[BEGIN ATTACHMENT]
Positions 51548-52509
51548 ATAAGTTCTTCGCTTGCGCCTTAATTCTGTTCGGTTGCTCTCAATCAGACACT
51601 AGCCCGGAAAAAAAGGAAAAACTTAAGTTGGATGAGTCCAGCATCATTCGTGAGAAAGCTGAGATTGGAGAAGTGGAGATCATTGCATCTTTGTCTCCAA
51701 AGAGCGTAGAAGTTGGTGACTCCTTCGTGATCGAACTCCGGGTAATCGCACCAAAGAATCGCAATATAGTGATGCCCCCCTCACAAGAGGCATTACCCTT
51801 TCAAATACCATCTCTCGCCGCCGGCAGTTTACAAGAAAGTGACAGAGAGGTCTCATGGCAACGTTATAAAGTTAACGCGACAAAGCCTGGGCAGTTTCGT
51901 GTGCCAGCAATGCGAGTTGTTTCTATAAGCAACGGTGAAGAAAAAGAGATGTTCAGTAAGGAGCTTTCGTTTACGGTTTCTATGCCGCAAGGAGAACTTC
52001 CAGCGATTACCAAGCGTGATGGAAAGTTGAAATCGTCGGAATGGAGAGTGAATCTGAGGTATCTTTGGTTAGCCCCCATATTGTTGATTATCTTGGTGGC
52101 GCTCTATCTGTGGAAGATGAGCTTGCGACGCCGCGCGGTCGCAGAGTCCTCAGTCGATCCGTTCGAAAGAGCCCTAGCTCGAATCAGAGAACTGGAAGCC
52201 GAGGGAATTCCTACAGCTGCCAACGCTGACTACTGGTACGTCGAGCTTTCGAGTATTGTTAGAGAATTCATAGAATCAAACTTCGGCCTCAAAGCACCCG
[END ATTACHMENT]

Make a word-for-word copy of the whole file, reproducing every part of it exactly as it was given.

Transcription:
Positions 51548-52509
51548 ATAAGTTCTTCGCTTGCGCCTTAATTCTGTTCGGTTGCTCTCAATCAGACACT
51601 AGCCCGGAAAAAAAGGAAAAACTTAAGTTGGATGAGTCCAGCATCATTCGTGAGAAAGCTGAGATTGGAGAAGTGGAGATCATTGCATCTTTGTCTCCAA
51701 AGAGCGTAGAAGTTGGTGACTCCTTCGTGATCGAACTCCGGGTAATCGCACCAAAGAATCGCAATATAGTGATGCCCCCCTCACAAGAGGCATTACCCTT
51801 TCAAATACCATCTCTCGCCGCCGGCAGTTTACAAGAAAGTGACAGAGAGGTCTCATGGCAACGTTATAAAGTTAACGCGACAAAGCCTGGGCAGTTTCGT
51901 GTGCCAGCAATGCGAGTTGTTTCTATAAGCAACGGTGAAGAAAAAGAGATGTTCAGTAAGGAGCTTTCGTTTACGGTTTCTATGCCGCAAGGAGAACTTC
52001 CAGCGATTACCAAGCGTGATGGAAAGTTGAAATCGTCGGAATGGAGAGTGAATCTGAGGTATCTTTGGTTAGCCCCCATATTGTTGATTATCTTGGTGGC
52101 GCTCTATCTGTGGAAGATGAGCTTGCGACGCCGCGCGGTCGCAGAGTCCTCAGTCGATCCGTTCGAAAGAGCCCTAGCTCGAATCAGAGAACTGGAAGCC
52201 GAGGGAATTCCTACAGCTGCCAACGCTGACTACTGGTACGTCGAGCTTTCGAGTATTGTTAGAGAATTCATAGAATCAAACTTCGGCCTCAAAGCACCCG